The lossless DTS-HD Master Audio 5.1 soundtrack is excellent. Thunderstorms, forest fires, earthquakes, falling trees and gunshots provide enough loud noises to give the subwoofer a workout. The surround channels are very effective in delivering realistic ambient sounds. Some of dialogue, particularly early in the film, is very quiet and I found it necessary to turn up the volume somewhat higher than usual to make it all understandable. The film includes an excellent and evocative musical soundtrack composed by Nick Cave and Warren Ellis.
The extras on this Blu-ray disc are not plentiful, and in truth I found myself wishing that there were more.
An interesting and informative commentary by director John Hillcoat is available for those who have the intestinal fortitude to watch The Road twice.
A 13-minute “making of” documentary provides some worthwhile information about the casting and filming of The Road, as well as providing insight into some of the hardships the crew endured during the filming. However, I would have liked to have seen some more information about the location filming. Several times during the film I found myself wondering, “Where did they shoot that scene?”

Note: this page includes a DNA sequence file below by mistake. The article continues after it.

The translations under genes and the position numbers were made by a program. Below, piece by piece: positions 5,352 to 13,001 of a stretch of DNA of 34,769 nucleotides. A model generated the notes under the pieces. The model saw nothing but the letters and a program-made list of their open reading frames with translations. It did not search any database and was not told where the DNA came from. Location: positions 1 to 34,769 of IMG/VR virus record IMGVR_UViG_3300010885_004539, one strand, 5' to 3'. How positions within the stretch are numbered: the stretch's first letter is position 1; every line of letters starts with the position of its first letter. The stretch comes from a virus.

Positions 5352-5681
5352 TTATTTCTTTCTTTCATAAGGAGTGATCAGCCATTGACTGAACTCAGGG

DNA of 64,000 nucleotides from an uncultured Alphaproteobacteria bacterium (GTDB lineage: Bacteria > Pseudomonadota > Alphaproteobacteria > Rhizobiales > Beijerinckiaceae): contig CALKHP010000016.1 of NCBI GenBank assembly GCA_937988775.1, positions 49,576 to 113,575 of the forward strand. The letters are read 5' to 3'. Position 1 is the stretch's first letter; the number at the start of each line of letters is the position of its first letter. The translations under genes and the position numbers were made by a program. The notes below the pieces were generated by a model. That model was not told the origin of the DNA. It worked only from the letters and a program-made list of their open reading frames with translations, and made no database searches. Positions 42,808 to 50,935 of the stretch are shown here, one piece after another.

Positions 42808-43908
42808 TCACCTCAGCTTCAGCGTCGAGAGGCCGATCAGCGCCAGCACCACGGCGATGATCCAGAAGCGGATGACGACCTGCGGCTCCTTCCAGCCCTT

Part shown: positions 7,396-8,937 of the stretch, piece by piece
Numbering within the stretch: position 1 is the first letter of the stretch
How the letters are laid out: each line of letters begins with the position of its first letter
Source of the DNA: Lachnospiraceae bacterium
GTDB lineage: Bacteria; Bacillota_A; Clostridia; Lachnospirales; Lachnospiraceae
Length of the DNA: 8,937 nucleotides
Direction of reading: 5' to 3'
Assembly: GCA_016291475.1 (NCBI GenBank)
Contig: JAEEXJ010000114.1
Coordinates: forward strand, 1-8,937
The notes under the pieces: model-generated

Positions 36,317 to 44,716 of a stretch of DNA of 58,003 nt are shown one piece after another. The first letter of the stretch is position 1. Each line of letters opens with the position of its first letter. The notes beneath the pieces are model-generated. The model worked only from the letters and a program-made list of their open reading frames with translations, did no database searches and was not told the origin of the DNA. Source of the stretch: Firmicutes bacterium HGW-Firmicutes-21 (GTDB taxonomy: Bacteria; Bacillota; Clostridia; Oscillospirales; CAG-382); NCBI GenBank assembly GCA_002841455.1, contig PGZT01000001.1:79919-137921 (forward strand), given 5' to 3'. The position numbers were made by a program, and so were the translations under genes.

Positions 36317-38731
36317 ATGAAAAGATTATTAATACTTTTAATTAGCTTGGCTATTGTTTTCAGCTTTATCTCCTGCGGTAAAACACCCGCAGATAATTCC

Also included are five deleted scenes. They are interesting, but not integral to the story.
The Blu-ray disc also features two theatrical trailers for The Road, as well as trailers for Youth in Revolt, Unthinkable, Chloe, Nine, The Last Station, Legion, and A Single Man.
The supplements are in both high definition and standard definition, and the audio is English stereo with English subtitles. MovieIQ and BD-Live features will be available on the release date.
The single disc comes in a standard Blu-ray keep case.
The Final Analysis
The Road is certainly not for everyone. However, within the genre of end-of-the-world films, it is heads and shoulders above the likes of 2012. If you are not put off by the subject matter, it is a film which you will find yourself thinking about long after the closing credits.
Equipment used for this review:
Panasonic DMP-BD50 Blu-ray player
Panasonic Viera TC-P46G15 Plasma display, calibrated to THX specification by Gregg Loewen
Yamaha HTR-5890 THX Surround Receiver
BIC Acoustech speakers
Interconnects: Monster Cable
Release Date: May 25, 2010